In the Near East, the 8th and 7th centuries BC were much like our own time. In the kingdom of Judah it was a time of “trespass and distress.” After nearly two centuries of burgeoning wickedness under worldly leaders, with few exceptions the people had forgotten the Lord. King Ahaz worshiped Baal and “burnt incense in the valley of the son of Hinnom, and burnt his children in the fire, after the abominations of the heathen” (2 Chron. 28:2-3).

Trespass weakened Judah, and distress followed. A small kingdom, Judah was mercilessly besieged by the surrounding powers of Edom, Sidon, Ephraim, Philistia, and Syria. But the most fearsome of all was Assyria. It was the superpower of the age. During this period, Assyria ruled from the Persian Gulf to the Nile, and has been called the first real empire in history. With 120,000 people, the capital Nineveh was the largest city in the world.

The king of Assyria referred to himself as “the great king, the mighty king, king of the world, king of the four quarters, favorite of the great gods . . . perfect hero, mighty man, first among all princes, the powerful one who consumes the insubmissive.” The high and mighty Assyrian emperors gained their wealth by subjugating and plundering weaker neighbors. In imitating their master Satan, more arrogant disciples of the Devil never lived.

In the face of the Assyrian threat, King Ahaz stripped the temple at Jerusalem of its gold and silver vessels as tribute to ward off destruction, “but it helped him not.” Instead of turning to the temple, he pillaged it and closed it: “He shut up the doors of the house of the Lord and made him altars in every corner of Jerusalem” to worship his idols.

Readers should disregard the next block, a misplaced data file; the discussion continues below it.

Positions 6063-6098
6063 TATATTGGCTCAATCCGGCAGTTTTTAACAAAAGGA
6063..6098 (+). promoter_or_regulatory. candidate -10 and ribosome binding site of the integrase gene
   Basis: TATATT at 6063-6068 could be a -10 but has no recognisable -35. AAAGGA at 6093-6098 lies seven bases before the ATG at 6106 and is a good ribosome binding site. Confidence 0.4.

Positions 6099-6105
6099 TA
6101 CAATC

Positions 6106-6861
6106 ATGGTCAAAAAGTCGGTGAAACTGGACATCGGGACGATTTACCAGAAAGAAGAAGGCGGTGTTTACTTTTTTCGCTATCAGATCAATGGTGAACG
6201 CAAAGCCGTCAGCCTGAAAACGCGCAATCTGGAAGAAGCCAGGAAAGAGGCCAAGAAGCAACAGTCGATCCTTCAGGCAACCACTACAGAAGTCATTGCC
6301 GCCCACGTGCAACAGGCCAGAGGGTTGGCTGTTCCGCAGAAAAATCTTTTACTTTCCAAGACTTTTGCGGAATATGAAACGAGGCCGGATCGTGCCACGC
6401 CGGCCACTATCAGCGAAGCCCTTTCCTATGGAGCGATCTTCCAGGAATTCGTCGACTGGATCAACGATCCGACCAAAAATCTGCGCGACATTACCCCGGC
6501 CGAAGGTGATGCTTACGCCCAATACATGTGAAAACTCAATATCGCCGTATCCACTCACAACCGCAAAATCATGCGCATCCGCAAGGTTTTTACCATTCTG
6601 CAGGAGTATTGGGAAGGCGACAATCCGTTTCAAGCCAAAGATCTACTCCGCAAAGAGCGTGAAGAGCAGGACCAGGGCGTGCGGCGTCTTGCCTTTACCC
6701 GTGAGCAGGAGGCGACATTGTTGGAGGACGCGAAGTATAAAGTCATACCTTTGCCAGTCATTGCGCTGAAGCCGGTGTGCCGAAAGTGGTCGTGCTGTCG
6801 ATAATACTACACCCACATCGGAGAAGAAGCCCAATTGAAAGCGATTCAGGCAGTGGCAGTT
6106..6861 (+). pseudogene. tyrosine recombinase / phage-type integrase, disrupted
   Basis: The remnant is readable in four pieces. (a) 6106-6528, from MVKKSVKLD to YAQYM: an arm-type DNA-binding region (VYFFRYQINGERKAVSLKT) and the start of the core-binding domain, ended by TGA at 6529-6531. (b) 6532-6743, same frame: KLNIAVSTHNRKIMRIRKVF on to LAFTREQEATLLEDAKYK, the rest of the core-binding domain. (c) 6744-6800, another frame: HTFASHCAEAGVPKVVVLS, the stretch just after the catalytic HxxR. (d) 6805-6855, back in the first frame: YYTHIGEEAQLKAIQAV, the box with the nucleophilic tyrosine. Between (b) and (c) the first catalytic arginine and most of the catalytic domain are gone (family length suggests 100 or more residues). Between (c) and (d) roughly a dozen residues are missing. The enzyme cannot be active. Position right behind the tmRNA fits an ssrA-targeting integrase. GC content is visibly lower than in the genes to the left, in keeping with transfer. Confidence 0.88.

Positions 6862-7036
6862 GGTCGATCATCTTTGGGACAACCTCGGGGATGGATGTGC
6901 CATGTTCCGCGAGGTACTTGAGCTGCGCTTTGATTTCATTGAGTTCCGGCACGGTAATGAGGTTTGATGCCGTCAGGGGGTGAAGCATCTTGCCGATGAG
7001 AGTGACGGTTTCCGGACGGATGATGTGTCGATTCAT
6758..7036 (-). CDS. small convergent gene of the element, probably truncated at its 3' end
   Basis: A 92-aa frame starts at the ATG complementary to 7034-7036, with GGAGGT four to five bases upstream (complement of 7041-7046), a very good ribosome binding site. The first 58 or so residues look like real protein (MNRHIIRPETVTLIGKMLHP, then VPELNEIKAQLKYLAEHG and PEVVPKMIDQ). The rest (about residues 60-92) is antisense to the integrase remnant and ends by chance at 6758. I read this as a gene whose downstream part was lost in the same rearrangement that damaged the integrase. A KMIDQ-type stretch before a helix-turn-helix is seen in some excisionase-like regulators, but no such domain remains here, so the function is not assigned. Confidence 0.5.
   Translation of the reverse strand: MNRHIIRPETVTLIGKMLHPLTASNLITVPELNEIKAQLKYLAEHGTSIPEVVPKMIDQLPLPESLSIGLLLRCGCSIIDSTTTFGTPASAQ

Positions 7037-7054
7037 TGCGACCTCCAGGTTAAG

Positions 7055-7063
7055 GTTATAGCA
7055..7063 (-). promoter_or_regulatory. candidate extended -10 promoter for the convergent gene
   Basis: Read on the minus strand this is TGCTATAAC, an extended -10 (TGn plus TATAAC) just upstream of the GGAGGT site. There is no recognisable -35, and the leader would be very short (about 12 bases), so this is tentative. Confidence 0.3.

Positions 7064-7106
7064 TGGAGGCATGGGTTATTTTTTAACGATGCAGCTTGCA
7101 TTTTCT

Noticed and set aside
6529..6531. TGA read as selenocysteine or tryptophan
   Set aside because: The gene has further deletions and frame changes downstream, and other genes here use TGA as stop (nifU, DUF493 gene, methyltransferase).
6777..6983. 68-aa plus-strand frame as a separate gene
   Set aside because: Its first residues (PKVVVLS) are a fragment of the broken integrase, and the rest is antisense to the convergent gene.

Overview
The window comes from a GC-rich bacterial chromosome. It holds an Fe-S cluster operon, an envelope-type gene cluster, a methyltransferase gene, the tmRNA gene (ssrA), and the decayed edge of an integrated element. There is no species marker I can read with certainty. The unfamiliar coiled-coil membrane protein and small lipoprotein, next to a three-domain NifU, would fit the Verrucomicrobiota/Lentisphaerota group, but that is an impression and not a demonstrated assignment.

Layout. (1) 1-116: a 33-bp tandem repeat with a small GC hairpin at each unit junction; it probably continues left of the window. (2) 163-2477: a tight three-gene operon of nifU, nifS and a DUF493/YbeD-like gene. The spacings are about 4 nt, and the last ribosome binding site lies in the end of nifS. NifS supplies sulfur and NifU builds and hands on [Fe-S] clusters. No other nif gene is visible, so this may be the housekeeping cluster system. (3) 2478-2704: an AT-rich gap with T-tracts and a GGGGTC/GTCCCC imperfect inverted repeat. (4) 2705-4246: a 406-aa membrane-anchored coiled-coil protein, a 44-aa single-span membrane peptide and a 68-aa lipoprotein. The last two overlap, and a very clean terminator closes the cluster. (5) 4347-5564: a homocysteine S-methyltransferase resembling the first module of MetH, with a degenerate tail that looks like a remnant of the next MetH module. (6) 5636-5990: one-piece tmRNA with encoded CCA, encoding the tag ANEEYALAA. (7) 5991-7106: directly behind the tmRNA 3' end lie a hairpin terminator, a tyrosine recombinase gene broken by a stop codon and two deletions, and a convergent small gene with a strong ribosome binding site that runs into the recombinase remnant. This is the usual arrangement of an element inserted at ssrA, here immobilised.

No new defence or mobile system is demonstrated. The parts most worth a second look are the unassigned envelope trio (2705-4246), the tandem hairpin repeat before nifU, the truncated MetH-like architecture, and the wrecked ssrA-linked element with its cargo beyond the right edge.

“In the time of his distress did he trespass yet more against the Lord: this is that king Ahaz” (28:20-25).

In other words, the answer of Ahaz to the encroaching evil around him was to do evil himself, to indulge himself like his neighbors in the perverse worship of gold and false gods.

This was the situation when the 25-year-old Hezekiah, son of Ahaz, came to the throne. We don’t know why, but Hezekiah was quite different from his father. “He did that which was right in the sight of the Lord.” Perhaps his devotion to the Lord came from the teachings of his mother, Abijah, daughter of a. prophet named Zechariah, who “had understanding in the visions of God” (29:1-2; 26:5).